Furthermore, it will have immediate financial implications on infrastructure projects such as roads, bridges, highway, transit and housing projects. For example, if all utility providers implement the same charge for locate delivery, it will add millions of dollars in locate charges to the Ontario Line and Highway 413.

“Last year, according to One Call statistics, Enbridge performed 380,000 locates,” said Patrick McManus, executive director of OSWCA. “We don’t know the splits between construction project and single household locates, but even assuming the split is 50/50, that would result in $40 million in revenue collected from this tax. This is over and above whatever operational costs have already been built into the gas rates over the last 11 years to account for locates.”

Over the last 18 months, industry partners have been working with government, the locate industry and Ontario One Call to improve the way locates are delivered through Bill 93, which is slated to come into effect April 1.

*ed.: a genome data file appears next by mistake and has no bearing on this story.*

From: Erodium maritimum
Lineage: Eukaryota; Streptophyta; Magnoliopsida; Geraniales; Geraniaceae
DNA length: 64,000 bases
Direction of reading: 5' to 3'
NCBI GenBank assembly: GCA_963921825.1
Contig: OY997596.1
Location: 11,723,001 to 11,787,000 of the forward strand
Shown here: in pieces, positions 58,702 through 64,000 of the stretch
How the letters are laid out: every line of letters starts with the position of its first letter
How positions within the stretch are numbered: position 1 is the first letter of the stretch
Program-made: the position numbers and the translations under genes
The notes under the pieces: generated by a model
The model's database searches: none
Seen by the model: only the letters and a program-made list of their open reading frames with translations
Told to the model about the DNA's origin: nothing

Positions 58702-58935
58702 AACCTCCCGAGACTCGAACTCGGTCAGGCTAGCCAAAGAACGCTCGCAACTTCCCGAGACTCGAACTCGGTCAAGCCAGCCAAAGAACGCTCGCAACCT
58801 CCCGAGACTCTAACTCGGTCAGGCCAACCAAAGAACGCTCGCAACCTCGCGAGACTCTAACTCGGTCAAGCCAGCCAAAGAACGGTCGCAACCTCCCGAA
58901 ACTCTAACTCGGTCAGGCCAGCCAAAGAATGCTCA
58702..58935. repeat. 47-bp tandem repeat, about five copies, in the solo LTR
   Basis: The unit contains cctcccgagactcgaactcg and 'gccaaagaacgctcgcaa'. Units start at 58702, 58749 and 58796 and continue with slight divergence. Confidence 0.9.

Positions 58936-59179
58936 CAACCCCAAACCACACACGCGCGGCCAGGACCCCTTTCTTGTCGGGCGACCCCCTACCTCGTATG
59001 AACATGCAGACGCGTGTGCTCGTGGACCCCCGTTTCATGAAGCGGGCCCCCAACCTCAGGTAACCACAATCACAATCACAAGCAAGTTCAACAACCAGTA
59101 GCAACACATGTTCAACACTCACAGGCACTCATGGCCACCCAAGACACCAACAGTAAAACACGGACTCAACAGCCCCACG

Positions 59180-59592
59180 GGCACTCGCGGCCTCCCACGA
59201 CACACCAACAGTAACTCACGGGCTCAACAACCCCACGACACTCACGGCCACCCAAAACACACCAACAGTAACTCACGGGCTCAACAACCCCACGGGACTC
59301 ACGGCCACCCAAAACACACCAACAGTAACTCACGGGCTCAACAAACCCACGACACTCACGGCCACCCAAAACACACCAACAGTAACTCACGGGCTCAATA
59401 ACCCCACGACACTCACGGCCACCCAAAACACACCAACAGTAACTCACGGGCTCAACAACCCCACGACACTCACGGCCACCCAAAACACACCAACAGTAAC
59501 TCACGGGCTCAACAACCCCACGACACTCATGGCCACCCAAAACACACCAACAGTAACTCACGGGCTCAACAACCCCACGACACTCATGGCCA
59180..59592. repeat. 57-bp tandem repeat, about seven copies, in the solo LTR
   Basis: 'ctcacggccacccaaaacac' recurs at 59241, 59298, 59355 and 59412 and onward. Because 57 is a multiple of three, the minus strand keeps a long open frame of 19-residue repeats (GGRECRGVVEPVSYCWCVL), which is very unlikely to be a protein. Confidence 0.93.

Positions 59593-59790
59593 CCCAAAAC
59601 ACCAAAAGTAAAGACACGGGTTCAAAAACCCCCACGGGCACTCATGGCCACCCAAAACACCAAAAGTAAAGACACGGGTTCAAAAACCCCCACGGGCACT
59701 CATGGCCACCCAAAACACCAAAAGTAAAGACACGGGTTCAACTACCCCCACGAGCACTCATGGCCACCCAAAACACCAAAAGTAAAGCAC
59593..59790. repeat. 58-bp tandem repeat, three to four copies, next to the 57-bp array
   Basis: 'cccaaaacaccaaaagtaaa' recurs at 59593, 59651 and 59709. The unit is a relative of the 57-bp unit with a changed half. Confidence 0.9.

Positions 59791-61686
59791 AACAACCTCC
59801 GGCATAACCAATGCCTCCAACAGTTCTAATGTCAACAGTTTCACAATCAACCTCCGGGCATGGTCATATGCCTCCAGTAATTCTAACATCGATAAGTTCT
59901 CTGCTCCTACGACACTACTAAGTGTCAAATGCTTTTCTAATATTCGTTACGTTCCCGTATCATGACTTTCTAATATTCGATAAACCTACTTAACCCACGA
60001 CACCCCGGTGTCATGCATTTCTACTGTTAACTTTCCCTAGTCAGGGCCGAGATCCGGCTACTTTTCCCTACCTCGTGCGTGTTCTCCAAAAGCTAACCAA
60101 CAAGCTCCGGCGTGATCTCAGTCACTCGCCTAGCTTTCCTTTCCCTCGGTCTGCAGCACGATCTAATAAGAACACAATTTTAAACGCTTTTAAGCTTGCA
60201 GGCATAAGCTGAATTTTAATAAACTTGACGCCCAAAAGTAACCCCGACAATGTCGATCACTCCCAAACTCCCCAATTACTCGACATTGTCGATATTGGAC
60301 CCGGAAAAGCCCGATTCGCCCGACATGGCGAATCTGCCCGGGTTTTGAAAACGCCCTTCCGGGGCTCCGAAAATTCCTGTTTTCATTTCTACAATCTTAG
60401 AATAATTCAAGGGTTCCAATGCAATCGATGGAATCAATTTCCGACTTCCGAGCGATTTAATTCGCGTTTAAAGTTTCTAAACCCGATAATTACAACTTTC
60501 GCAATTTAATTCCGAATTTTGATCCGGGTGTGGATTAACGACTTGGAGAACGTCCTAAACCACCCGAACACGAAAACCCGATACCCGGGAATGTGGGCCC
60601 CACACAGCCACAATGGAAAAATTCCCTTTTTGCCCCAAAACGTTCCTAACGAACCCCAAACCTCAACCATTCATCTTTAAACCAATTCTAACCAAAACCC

McManus said the announcement and notice was extremely disappointing given it was never tabled in any of the One Call consultation group meetings that Enbridge has chaired over the year.

“This type of charge is unnecessary and only serves to further delay our project work and further delay the building of critical infrastructure that we so desperately need in this province,” he noted.

“We view this as a public infrastructure project tax and done in response to the province instituting new rules last year that now allow a utility company to receive a small administrative monetary penalty (AMP) for chronically late locate delivery. The One Call Act includes a delivery timeline of five days for locates.